Discussion in 'Skeptiko Shows' started by Alex, Aug 11, 2015.
I wrote to John, inviting him to Skeptiko, and he sent me the following reply.
David, thanks for your thoughtful and very informative response to my talk. Skepticism comes in many forms, some of which don't appeal to me. I'm sympathetic toward your kind. You are a seeker, as I am, rather than an ideologue. I would love to participate in the Skeptiko forum, but I'm just too bogged down in teaching and writing--I'm trying to finish my first novel--and I'm pretty antisocial, to be honest. FYI I just blabbed in even more depth about consciousness etc on something called Meaning of Life TV. Here's a link: http://meaningoflife.tv/videos/32118.
All the best in your journey, John
Poor Horgan had a quiver in his voice every time he had to go back and defend materialism in the face of contrary evidence presented by Alex. It sounds like his life would be over and without meaning if he ever had to admit materialism is wrong. His faith seems very shaken by the evidence. He goes to the church of science every day but is just going through the motions.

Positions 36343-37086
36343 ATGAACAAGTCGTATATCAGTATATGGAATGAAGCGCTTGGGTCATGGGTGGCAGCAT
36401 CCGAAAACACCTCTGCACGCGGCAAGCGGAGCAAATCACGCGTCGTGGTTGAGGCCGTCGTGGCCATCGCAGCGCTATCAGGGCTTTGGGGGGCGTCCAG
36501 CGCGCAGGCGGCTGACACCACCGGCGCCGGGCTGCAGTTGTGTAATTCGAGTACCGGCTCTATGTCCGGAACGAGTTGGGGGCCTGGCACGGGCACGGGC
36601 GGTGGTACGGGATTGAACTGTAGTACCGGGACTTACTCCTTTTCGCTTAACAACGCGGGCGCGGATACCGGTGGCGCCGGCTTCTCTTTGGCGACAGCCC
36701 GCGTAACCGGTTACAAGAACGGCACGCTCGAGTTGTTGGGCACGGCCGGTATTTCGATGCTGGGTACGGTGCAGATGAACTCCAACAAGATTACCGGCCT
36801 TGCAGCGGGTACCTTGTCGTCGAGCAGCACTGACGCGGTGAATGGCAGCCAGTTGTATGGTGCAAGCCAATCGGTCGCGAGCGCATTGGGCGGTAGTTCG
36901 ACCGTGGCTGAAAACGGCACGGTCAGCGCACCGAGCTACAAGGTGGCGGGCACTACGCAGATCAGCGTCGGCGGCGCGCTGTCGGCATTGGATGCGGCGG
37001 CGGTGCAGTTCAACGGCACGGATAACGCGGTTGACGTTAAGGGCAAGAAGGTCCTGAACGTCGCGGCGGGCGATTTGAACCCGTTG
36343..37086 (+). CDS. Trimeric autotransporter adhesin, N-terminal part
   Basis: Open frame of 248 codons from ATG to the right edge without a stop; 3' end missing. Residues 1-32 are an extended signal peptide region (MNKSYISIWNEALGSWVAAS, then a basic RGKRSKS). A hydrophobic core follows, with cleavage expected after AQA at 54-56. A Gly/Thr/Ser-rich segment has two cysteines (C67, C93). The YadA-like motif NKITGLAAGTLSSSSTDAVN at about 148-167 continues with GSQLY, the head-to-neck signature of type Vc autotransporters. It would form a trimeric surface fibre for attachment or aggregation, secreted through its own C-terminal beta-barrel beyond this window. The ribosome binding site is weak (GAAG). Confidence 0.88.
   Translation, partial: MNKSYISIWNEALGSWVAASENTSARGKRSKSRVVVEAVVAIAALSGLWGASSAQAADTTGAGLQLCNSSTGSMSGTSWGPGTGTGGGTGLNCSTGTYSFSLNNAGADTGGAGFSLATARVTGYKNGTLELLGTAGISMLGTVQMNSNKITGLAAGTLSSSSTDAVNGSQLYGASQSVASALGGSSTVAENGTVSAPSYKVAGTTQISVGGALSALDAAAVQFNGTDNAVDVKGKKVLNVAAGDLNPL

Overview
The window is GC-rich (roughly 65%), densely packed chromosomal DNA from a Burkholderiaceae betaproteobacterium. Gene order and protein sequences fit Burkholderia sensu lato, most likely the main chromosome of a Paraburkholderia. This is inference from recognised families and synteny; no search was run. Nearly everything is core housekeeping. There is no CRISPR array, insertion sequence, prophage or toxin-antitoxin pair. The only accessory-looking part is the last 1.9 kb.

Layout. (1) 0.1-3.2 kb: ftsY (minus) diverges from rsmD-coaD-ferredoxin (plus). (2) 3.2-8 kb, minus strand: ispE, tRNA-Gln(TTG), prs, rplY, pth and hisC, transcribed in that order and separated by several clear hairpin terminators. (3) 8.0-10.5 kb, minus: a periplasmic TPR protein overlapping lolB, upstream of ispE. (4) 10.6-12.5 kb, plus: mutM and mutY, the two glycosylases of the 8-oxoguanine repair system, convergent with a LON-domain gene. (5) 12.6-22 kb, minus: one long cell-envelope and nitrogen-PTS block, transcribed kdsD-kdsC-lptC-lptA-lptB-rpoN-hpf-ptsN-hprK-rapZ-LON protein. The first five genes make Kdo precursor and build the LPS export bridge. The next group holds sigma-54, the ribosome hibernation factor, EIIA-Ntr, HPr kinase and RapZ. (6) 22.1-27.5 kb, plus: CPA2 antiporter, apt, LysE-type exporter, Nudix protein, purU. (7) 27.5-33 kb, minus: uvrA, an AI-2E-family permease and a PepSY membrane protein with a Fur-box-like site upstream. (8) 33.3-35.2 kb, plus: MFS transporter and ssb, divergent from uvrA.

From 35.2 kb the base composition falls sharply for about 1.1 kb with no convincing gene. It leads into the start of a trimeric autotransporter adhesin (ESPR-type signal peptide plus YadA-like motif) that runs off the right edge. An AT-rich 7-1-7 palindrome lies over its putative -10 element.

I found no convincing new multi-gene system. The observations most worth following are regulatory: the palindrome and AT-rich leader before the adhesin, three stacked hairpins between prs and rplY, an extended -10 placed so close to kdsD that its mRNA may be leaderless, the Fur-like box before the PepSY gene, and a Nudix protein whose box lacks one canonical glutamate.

UPDATE: This video shows how the dome was built and explains why it is such a tough engineering problem:
John Horgan: I think consciousness studies is the most exciting frontier in science right now. I’m really burned out on cosmology and particle physics. They’re still peddling multiverses and string theory and it seems stale… and I don’t even think it’s very scientific. But, by default, I still am a materialist to the extent that I think if there will be understanding of consciousness, and mind in general, it will come from probing the physiological underpinnings of the mind which, as far as we know, is the brain itself.
Dr. Koch: No. That’s not a romantic idea at all. That’s sort of everyday business for brain scientists. The assumption is, as I said before, that your brain, and only your brain—not your liver, not other parts of your body—give rise to specific conscious experience.